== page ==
Re: [asa] promise trumps biology (multiverses)

From: David Campbell <>
Date: Tue Dec 30 2008 - 16:07:03 EST

> "Actually, if the knob settings are random, about one out of every twenty knobs will be set outside of the 95% range of the norm."

Bernie replied: > Why is that important, when you have universes
constantly popping into existence, the vast majority of them being
non-viable? If this has been going on forever (new universes
constantly being produced), why is probability important or even
considered? If you get a fraction of universes viable from an almost
infinite set, that's a lot of universes!<

It is of relevance to arguments based on the fallacy of ignorance
(e.g., one in Discover about 15 years ago) that assert that our
universe is surely just average in its features. Conversely, even if
we could confirm that our universe happens to deviate drastically from
average in a few features, that does not prove special design. In
reality, any actual specimen out of a variable group is likely to be
significantly unusual relative to the norm in some way. (This is also
very important in evolution-any isolated subpopulation will almost
certainly not be fully typical.)

> Dr. Campbell said: "Unless we have data on a statistically significant set of knobs, we can't tell whether our settings are within the normal ranges for a multiverse."<
> But you can look at the values of our knobs, and ask if there's anything significant about them, other than being in the viable range. It is like when we humans thought we were so special and the Earth was the center of the universe, then we discovered we are just a dot on the arm of a spiral in the Milky Way. It seems that there's nothing special in our placement in the galaxy… maybe the same thing with the values of our knobs, other than being dialed into the viable range?<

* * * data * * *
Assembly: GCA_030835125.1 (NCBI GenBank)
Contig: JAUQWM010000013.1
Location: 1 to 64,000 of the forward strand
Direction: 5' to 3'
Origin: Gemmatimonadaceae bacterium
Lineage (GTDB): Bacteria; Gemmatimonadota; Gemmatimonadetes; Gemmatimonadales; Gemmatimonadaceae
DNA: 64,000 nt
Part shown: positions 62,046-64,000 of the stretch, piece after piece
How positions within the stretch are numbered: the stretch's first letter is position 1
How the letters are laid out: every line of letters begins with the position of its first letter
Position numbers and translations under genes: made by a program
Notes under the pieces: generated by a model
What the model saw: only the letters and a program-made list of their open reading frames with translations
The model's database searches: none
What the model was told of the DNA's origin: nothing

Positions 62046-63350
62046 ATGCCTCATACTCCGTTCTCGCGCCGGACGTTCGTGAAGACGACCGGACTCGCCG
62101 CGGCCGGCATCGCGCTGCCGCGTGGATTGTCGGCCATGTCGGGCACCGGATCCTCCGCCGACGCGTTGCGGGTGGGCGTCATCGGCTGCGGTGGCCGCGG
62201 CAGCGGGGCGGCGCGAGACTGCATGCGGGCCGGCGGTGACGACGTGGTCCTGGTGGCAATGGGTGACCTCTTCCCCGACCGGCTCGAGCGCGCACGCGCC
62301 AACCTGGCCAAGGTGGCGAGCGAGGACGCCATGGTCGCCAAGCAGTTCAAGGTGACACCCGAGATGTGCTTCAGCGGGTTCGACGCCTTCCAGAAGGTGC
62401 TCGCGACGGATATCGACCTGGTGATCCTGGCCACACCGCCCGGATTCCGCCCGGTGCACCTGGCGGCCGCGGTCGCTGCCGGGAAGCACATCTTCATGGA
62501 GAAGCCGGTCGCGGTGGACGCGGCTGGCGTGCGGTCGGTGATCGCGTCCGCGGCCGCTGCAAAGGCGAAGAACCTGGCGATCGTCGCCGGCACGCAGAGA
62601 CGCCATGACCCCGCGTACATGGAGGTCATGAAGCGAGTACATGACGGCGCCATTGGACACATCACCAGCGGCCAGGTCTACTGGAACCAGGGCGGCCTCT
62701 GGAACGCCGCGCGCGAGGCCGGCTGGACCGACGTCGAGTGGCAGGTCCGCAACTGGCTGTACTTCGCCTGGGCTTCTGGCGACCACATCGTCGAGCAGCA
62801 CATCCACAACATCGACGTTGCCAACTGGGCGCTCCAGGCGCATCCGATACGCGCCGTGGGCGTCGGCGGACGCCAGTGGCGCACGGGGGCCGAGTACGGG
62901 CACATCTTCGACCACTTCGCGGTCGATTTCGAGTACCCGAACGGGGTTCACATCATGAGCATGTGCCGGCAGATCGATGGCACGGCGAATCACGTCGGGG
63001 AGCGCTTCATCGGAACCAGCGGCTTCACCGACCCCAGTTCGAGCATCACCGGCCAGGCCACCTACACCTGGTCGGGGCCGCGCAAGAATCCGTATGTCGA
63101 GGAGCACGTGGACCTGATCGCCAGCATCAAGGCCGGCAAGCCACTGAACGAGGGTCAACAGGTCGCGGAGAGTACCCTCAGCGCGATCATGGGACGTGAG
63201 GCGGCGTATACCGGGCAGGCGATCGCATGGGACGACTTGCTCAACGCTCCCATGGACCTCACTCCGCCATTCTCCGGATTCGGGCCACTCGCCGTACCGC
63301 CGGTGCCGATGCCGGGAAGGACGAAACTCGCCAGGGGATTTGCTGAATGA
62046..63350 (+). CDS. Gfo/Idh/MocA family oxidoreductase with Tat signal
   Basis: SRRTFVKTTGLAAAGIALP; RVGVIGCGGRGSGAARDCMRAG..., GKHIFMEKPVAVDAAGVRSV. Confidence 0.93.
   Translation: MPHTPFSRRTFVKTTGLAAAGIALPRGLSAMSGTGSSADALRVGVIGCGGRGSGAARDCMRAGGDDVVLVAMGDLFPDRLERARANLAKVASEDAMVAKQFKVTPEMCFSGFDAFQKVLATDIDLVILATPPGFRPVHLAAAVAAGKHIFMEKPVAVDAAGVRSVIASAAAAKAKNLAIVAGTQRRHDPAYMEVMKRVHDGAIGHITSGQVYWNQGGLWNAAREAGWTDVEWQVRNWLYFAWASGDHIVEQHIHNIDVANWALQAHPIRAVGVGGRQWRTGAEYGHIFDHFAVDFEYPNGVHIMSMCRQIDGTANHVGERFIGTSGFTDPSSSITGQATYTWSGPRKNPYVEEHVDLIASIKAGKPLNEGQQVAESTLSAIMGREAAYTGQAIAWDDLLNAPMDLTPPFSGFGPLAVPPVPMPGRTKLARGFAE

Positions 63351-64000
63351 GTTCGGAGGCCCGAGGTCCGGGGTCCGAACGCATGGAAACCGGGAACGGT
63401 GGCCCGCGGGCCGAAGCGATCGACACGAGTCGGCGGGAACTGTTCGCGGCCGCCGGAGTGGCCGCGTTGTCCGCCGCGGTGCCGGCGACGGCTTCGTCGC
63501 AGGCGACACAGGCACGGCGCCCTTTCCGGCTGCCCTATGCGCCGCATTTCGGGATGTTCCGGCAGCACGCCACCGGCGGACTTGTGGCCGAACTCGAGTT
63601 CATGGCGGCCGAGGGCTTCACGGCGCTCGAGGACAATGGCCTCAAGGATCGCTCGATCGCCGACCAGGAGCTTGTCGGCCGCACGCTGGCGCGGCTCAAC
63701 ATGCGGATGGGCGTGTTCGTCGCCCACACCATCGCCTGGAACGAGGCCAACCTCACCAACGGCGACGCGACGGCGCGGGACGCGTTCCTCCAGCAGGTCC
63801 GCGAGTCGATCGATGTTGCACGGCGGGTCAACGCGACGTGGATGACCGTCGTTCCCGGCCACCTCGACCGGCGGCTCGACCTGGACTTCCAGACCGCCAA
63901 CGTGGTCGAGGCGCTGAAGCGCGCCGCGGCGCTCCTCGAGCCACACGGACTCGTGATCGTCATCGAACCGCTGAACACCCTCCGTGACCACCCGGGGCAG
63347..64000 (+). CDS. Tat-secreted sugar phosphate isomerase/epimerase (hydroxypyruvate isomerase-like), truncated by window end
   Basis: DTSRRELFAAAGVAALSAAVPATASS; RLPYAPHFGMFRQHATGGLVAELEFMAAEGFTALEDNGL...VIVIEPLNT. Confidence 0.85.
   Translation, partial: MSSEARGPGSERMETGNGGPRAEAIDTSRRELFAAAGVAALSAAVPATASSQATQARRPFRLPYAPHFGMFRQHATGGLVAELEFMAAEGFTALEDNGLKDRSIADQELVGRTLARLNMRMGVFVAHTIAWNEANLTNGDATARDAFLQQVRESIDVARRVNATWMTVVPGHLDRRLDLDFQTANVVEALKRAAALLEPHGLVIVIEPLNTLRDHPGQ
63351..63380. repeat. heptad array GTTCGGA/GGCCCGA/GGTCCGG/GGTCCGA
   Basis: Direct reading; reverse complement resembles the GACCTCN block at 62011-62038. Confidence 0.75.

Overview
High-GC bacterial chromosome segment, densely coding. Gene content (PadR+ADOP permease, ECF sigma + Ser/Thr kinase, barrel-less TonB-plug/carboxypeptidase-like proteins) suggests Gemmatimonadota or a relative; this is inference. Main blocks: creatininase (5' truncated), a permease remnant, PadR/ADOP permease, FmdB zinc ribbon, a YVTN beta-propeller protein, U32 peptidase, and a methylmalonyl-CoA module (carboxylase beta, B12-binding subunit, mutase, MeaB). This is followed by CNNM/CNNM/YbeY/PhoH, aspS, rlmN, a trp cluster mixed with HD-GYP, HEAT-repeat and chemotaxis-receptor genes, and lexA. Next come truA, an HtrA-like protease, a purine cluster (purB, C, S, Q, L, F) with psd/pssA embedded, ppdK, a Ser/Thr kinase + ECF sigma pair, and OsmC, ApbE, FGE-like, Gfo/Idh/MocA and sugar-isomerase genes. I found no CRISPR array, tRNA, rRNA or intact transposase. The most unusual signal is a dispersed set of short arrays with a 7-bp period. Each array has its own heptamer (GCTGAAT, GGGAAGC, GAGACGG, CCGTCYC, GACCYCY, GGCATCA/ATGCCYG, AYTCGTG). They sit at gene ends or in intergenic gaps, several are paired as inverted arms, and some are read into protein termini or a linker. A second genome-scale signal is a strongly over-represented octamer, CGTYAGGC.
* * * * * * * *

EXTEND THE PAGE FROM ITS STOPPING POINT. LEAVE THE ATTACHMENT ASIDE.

We can ask, but as far as I know we can't answer. Theoretically, some
sort of new natural law relating different parameters might be
discovered, or if it ever were possible to determine properties of
multiple existing universes, we could see whether ours was
statistically anomalous.

Another issue in here is exatly what multiverse scenario is envisaged.
 Quantum universes all have the same natural laws and do not address
the fine-tuning issue; a series of bang and crunch universes would
likewise have a fair amount of similarity. String theory suggests
that there is a huge number of possible universes, with varying laws,
but I am not clear as to whether it actually predicts that they exist,
or merely says they could happen. Given the difficulty that string
theory has had in finding testable predictions, I don't know if it is
feasible to judge how unusual our set of parameters is.

Dr. David Campbell
425 Scientific Collections
University of Alabama
"I think of my happy condition, surrounded by acres of clams"
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Received on Tue Dec 30 16:07:28 2008

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